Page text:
Yesterday I visited Marinus Boezem’s Étude Gothique at the Kunstlinie Almere, where Rheims Cathedral’s ground plan has been delineated in birdseed. It was also a happy reunion that started last March at Amsterdam’s Oudekerk. Here, I filmed and photographed The Weather, a performance involving his weather map projections and cello music by Frances-Marie Uitti.
In the 1980s, Marinus worked on several major projects where landscape plays an important role. His greatest and most important work from this period is The Green Cathedral (1978–1987), which Étude Gothique is based on. For The Green Cathedral, 174 Italian poplars were planted in a polder landscape in Flevoland. The trees reproduce the ground plan of Rheims Cathedral. Much of Boezem’s spatial work can be located in the tradition of Land Art, and motifs such as landscape, space, climate, light, air and cartography play a central role in this work.
A related piece, the 1979 performance L’Uomo Volante was held at De Vleeshal in Middelburg during the opening of Boezem’s one-man show Space Sculptures. Here, he utilised his body as one of the materials for this piece and was dressed in a kind of airman’s outfit. Behind him was a freestanding mirror, which he kept in an uneasy balance by means of ropes slung over his shoulders. This queasy equilibrium was brought to an end when he was no longer able bear the weight and was forced to let the mirror go. It smashed into hundreds of pieces on the floor, so that it then reflected the building’s Gothic vault in its countless broken fragments.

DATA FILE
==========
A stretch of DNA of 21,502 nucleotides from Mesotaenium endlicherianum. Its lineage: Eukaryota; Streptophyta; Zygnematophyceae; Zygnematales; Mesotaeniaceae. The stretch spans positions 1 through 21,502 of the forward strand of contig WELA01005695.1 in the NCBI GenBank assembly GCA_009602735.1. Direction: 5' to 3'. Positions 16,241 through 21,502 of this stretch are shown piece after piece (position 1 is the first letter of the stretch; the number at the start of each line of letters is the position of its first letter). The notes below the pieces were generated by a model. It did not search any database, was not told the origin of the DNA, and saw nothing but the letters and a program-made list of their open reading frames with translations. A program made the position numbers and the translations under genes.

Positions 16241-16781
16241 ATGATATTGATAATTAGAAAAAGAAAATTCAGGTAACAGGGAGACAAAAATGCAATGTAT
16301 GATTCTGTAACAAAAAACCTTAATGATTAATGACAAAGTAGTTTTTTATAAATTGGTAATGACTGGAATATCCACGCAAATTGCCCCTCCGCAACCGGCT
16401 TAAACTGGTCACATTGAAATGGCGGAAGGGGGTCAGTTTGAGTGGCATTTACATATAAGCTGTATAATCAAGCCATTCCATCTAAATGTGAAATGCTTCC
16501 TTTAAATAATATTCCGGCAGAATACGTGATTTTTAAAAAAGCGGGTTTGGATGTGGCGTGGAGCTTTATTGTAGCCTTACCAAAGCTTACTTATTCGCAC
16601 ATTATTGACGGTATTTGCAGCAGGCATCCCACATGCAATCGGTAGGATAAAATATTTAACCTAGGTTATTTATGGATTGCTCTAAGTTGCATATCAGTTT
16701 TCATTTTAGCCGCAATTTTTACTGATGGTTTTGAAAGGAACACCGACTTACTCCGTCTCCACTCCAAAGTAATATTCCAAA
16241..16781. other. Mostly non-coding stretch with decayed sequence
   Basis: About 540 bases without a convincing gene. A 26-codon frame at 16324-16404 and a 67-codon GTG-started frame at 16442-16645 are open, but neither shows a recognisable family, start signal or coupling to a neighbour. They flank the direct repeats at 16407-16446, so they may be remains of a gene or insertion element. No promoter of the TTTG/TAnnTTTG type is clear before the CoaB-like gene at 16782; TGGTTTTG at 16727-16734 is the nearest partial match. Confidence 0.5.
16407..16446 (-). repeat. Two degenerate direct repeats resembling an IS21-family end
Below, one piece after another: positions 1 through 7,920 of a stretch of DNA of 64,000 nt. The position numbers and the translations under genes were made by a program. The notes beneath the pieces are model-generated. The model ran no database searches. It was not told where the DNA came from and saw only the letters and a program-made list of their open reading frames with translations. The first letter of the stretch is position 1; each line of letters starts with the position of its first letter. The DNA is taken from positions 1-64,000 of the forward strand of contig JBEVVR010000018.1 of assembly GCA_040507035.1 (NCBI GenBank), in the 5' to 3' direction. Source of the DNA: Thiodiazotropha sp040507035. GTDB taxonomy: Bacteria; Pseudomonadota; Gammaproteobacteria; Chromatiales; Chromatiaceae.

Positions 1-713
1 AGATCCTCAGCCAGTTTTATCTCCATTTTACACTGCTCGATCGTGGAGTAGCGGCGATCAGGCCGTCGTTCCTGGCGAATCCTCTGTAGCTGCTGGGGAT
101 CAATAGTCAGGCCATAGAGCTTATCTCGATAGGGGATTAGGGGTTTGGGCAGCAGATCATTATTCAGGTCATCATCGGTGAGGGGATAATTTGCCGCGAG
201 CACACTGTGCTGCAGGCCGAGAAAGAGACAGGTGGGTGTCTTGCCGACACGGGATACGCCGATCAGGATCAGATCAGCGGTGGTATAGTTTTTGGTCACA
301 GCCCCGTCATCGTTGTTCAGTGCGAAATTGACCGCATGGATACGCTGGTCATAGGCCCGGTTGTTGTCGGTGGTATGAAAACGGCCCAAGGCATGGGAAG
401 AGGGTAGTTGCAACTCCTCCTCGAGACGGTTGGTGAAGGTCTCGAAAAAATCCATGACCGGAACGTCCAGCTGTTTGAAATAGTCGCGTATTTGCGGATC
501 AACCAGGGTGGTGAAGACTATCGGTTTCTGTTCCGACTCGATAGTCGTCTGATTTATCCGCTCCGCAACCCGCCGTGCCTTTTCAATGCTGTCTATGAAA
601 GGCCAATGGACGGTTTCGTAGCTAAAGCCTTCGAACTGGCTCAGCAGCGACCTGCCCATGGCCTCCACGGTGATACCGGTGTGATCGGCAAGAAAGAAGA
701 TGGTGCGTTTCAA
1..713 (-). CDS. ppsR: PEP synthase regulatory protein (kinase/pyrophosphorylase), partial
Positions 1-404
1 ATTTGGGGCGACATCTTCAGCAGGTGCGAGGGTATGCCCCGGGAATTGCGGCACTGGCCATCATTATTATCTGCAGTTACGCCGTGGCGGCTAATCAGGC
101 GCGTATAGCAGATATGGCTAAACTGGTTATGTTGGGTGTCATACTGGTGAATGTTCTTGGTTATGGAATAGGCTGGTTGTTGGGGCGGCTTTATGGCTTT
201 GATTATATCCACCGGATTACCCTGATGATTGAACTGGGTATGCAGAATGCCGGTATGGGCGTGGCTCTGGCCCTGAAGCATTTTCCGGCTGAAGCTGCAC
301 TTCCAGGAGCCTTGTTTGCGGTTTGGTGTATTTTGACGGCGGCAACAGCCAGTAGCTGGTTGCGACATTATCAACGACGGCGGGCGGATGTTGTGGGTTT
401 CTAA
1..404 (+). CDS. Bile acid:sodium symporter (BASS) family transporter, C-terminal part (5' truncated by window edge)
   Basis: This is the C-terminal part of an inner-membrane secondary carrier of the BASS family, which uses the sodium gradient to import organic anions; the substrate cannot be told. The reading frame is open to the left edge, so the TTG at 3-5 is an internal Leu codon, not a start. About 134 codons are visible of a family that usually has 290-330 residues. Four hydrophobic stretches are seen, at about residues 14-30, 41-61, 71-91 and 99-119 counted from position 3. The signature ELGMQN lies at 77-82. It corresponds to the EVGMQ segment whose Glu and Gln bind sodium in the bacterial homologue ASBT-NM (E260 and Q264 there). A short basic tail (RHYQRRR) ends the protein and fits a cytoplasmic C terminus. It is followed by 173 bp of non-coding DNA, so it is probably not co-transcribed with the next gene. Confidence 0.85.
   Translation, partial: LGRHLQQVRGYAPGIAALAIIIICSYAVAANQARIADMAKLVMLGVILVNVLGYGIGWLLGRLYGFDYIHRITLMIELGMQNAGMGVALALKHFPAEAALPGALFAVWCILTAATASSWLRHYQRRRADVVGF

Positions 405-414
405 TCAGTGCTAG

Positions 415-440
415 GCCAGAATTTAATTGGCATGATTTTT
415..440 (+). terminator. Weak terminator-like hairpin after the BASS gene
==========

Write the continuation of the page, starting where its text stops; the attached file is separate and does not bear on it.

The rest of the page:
The motif of the Gothic arch is frequently found in Boezem’s oeuvre. This includes another work called Étude Gothique (1985). This sculpture was placed in the middle of a market place in Den Bosch city centre. It comprises a 30-centimetre-high podium of polished granite terrazzo that takes the form of a Gothic arch. The work appears to function as the shadow of an imaginary arch and is located at the point where all the old city’s most important functions coincide. Specifically: on one side, it points towards St. John’s Cathedral (religion); on the other it highlights a view of the local town hall (government). In addition, its market place location is in the middle of a shopping district, a place of economic activity (economy). The sculpture also has a social purpose in the urban space because it can be used as a seat.